I was pleased to receive an email message this morning from Gill Smith, the Communications Officer here at the University of Bath. Gill’s ‘finely-tuned antenna‘ (a daily Google alert for news articles on “University of Bath” OR “Bath University” had alerted her to an article published on today’s Times (as an aside I should say how pleased I am that staff in our Corporate Communications department seem to be routinely making use of RSS).
Although I disagree with the title of the article – “How the Google generation thinks differently” – I am pleased with the second part of the byline: “Digital-age kids process information differently from parents. Our writer admits misjudging how her son was learning“.
The article describes the background to the story, which was published in the Women’s section (I mention this to make clarify that the article aims to give the perspective of a concerned parent rather than a scholarly article). In brief,the mother of a 15 year old boy is concerned that her son is spending a lot of time on the Internet, partly listening to music and chatting to friends and also doing his homework. As a journalist she spotted the opportunity for an article, which was based on reading the literature and talking to a number of experts in the field.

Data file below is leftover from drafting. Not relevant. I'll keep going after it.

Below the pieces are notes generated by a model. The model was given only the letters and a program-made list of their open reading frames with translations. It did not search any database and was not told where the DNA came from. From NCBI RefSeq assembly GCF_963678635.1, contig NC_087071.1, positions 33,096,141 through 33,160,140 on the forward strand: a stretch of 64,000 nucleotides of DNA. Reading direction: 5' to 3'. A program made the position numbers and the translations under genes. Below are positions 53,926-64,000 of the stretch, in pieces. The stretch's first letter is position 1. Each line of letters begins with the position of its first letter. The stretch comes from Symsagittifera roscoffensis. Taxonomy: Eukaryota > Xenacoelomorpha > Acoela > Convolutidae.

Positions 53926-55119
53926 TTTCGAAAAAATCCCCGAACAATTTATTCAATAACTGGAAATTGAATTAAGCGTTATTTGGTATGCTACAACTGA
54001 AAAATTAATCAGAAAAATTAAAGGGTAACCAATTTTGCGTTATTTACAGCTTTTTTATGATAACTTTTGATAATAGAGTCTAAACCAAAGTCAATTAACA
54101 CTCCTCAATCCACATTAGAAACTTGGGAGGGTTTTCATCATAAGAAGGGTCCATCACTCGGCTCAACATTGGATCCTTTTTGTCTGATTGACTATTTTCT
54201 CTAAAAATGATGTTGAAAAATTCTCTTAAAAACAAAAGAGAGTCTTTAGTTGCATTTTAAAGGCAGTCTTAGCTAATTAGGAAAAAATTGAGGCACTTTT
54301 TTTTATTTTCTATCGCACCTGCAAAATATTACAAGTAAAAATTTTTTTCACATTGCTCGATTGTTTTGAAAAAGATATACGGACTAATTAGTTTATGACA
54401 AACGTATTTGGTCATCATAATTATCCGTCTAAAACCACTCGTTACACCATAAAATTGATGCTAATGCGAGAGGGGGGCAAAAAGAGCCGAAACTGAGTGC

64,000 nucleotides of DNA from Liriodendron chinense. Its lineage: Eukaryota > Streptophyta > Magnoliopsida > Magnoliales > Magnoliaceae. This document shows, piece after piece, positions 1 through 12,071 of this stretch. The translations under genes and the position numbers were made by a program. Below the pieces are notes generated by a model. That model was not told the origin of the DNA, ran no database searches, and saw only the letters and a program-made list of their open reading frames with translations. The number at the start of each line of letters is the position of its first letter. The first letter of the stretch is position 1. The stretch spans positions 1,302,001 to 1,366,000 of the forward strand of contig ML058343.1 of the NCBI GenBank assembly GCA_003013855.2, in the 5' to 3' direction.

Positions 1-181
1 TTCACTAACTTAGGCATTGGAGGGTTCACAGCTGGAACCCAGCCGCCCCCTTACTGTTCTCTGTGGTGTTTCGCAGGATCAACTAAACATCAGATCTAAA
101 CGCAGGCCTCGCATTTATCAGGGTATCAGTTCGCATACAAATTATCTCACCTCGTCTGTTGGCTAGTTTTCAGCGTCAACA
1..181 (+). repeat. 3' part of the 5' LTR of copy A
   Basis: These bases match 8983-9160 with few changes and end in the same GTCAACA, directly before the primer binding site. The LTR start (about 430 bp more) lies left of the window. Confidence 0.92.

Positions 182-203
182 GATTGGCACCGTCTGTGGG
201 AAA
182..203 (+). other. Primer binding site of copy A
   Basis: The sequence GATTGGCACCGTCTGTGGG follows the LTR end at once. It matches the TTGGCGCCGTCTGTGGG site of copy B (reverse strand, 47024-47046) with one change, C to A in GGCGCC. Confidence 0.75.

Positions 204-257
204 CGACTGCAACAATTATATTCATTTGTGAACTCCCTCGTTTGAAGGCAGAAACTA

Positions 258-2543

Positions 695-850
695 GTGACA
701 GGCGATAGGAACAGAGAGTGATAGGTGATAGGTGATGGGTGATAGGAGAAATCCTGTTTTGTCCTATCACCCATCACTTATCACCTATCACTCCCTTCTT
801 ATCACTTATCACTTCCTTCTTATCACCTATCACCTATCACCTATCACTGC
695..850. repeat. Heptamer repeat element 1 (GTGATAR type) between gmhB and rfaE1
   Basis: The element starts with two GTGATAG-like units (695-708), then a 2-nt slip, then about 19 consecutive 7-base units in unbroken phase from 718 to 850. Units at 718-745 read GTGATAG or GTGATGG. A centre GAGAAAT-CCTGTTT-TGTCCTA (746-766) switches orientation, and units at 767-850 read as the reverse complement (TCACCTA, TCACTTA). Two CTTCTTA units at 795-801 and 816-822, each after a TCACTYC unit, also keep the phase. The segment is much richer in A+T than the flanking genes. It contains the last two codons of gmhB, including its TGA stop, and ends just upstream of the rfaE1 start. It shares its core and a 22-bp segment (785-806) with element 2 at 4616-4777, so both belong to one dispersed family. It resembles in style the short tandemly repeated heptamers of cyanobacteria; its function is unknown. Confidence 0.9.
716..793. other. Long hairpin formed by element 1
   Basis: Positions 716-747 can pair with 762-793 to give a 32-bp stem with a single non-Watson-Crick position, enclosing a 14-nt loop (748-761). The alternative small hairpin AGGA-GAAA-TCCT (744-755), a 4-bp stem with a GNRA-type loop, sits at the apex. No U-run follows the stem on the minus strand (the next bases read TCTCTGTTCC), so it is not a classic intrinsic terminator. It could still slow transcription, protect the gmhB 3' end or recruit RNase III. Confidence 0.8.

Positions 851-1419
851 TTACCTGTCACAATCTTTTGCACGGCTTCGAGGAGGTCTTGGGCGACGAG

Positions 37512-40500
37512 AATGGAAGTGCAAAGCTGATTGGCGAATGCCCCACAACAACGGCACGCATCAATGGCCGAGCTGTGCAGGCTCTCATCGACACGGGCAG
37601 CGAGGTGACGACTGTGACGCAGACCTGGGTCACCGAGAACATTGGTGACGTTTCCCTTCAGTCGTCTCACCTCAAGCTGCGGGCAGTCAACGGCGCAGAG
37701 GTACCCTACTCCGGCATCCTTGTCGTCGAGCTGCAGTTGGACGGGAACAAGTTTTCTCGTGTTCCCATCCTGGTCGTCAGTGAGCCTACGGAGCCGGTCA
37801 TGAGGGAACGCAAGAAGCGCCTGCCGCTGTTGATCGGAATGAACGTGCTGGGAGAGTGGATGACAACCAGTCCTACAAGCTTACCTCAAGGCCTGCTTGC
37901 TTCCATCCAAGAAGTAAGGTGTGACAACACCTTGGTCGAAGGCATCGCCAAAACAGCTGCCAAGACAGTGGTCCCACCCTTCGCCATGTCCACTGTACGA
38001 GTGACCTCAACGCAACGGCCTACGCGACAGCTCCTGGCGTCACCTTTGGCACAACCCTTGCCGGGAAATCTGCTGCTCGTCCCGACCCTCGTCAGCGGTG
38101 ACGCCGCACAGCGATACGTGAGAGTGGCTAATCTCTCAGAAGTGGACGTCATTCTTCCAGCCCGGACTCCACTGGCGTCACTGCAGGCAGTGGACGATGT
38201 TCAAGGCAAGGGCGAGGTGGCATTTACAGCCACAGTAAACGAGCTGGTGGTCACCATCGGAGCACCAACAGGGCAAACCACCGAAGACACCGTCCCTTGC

In our telephone interview I argued that (a) teenagers doing new things that parents didn’t really understand is nothing new and (b) the way teenagers use Google is not very antibiotics different from how the parents do – whether we’re professional in academia or in the press. And, indeed, Catherine admits in her article:
Google has been my godsend as a writer. Research that once required hours of trawling through reports and cuttings, and days of fielding calls to source experts, can be done in a few clicks of a mouse.
It seems that my advice that she should encourage her son to make use of the Internet, but to ensure that she advises him on best practices has been taken:
I recovered quickly enough from my hissy fit and returned my son’s laptop the next evening. The proof of the pudding would be in his results, I decided, and now that they have come in, I have to concede that the social networking/internet surfing/revision combo threw up no surprises. From the pleasing to the mediocre, his grades were predictable.
I’m pleased that the 15 minute phone interview had such a positive impact in the O’Brien household. And it’s even more pleasing that this may be read by the hundreds of thousands of readers of The Times 🙂
After I published this post I bought a hard copy of The Times and found that the article (page 10 in the Times2 section) had the title “Why I confiscated my son’s computer (then gave it back)“: a much more appropriate title, in my view, although the same byline is used.